Fierce fighting raged Saturday in south Yemen between Iran-backed rebels and loyalists of exiled President Abedrabbo Mansour Hadi, as pressure mounted for the warring factions to hold political talks.
The Huthi rebels, who have overrun large parts of the country and forced Hadi to flee overseas, have demanded a complete end to a month of Saudi-led air strikes against them as a condition for UN-sponsored talks.
Sources said on Saturday that clashes had left at least 90 people dead in towns in the south of the impoverished country, strategically located next to oil-rich Saudi Arabia and key shipping routes.
Former strongman Ali Abdullah Saleh, who still holds sway over army units allied with the Shiite rebels, late Friday urged the Huthis to heed UN demands to withdraw from territory they have seized.
US Secretary of State John Kerry also called on the anti-government forces to enter into political dialogue to end a conflict that the United Nations says has killed more than 1,000 people since late March.
"This has to be a two-way street," Kerry told reporters, adding: "We need the Huthi and we need those that can influence them to make sure that they are prepared to try to move... to the negotiating table."
A UN statement on Saturday said Mauritanian diplomat Ismail Ould Cheikh Ahmed has been confirmed as Secretary General Ban Ki-moon's new envoy to Yemen.
He replaces Jamal Benomar, who resigned last week following what diplomats said was sharp criticism of his performance by Gulf countries.
- Fighting, air raids -
The fighting has raised fears that Yemen could become a new front in a proxy war between Sunni-ruled Gulf monarchies and Shiite Iran.
Tehran rejects accusations that it armed the rebels and has presented a peace plan to the UN calling for a ceasefire and the formation of a unity government.
A US aircraft carrier headed to Yemeni waters earlier this week to monitor an Iranian convoy that had raised suspicions but redeployed on Friday after the convoy turned back, Pentagon officials said.
In the key port city of Aden and in the adjacent Lahj province alone, 46 rebels died in ongoing clashes and 12 hours of intense air strikes that lasted until early Saturday, a military source close to them said.
A medic in Aden said eight pro-Hadi militiamen were killed and 32 were wounded.
The military source and pro-Hadi militiamen told AFP that coalition warships were also taking part in the shelling.
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The coalition has kept up air strikes days after announcing its campaign was entering a new phase aimed at resuming the political process, delivering aid and fighting "terrorism".
Warplanes' targets included the rebel-held presidential palace which was Hadi's last refuge before he fled to neighbouring Saudi Arabia last month, military officials said.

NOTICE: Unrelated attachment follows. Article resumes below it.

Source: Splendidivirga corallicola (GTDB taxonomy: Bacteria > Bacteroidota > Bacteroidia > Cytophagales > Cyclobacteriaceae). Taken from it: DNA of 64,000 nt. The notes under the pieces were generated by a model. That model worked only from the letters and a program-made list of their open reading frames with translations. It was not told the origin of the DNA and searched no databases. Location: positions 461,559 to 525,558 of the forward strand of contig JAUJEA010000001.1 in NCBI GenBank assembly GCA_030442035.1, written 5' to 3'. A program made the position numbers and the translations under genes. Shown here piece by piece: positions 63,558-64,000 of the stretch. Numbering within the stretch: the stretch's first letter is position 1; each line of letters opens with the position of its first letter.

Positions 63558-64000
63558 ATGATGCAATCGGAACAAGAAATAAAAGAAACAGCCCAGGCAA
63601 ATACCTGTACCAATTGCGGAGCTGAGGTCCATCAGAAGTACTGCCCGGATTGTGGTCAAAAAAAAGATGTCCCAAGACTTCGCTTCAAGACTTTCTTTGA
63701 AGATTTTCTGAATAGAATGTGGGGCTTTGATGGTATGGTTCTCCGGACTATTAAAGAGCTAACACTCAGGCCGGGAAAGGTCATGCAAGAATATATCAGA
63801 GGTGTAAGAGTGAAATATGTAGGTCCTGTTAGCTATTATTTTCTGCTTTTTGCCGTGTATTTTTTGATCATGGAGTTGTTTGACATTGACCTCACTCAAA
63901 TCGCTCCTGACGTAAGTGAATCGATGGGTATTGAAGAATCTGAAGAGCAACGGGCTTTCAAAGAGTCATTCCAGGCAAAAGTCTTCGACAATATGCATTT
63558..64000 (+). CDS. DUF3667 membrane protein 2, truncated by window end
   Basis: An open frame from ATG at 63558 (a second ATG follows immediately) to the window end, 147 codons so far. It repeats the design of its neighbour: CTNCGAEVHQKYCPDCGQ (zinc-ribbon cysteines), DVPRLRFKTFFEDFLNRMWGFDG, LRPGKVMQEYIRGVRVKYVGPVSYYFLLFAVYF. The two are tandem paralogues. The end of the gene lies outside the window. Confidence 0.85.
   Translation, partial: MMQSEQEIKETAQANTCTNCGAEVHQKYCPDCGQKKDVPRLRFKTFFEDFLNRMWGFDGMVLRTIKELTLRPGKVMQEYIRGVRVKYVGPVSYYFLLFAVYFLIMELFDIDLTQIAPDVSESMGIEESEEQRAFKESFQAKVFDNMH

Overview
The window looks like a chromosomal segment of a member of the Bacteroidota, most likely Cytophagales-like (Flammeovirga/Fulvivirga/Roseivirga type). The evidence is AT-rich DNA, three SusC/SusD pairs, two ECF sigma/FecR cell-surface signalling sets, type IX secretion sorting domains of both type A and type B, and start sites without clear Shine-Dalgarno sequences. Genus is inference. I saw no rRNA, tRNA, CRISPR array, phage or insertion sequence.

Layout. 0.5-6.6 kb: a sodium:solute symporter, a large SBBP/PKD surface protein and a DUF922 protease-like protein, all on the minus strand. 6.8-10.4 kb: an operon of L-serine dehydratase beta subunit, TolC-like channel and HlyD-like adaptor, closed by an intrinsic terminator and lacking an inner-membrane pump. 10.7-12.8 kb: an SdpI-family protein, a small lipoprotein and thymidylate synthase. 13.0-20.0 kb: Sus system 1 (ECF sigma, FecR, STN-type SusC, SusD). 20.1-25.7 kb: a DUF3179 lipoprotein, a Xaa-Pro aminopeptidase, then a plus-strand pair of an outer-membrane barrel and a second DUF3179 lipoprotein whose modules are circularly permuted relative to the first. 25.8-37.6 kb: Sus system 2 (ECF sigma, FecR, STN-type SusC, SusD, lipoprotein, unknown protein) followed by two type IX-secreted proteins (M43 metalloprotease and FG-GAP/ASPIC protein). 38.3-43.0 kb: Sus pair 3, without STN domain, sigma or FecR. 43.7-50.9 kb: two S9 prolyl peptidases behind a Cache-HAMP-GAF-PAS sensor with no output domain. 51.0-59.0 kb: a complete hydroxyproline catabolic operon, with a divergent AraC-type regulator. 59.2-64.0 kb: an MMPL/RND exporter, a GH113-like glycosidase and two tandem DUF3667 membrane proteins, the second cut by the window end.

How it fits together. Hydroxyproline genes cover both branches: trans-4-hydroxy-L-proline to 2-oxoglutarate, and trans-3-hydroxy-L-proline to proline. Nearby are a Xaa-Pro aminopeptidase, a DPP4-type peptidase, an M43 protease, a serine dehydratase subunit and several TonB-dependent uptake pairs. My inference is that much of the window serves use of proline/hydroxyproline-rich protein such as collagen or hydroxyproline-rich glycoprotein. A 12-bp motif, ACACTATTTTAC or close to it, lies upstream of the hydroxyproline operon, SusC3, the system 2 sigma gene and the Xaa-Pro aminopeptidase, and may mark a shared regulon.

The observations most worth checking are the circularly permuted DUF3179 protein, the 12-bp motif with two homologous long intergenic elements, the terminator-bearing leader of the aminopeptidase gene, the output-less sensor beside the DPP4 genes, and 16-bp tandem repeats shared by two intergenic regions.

Air strikes also hit the rebel-held Al-Anad air base in Lahj north of Aden, which housed US troops supporting a long-running drone war against Al-Qaeda before the fighting forced them to withdraw.
Residents in Lahj said that the rebels have captured "dozens" of civilians they accused of helping the coalition by providing information about rebel targets.
- Oil pipeline tussle -
There was also fighting late Friday in the eastern province of Marib, home to some of Yemen's most important oilfields, army officers and witnesses said.
Loyalist troops shelled rebel positions in the Sarwah district, where clashes raged around the country's main oil export pipeline.
The 435-kilometre (270-mile) line links Marib's Safir oilfields with the Ras Isa terminal on the Red Sea coast, and control of it has been a key goal for the rebels and their allies.
The UN says millions of people have been affected by the conflict and are struggling to access healthcare, water, food and fuel.
It estimates that at least 551 of those killed since late March were civilians and included at least 115 children.
Amnesty International wants an urgent investigation into the civilian deaths.
"Some of the Saudi Arabian-led air strikes appear to have failed to take necessary precautions to minimise harm to civilians and damage to civilian objects," said its MENA deputy head, Said Boumedouha.
"It is crucial that independent and impartial investigations are carried out to ascertain whether violations of international humanitarian law have been committed."
And Reporters Without Borders (RSF) said it was "extremely worried by the decline in the political and security situation in Yemen" with attacks from both sides of the conflict on media personnel.
Four employees working for Saleh's Yemen Today television, including a presenter, were killed in Monday coalition raids on Sanaa, it said.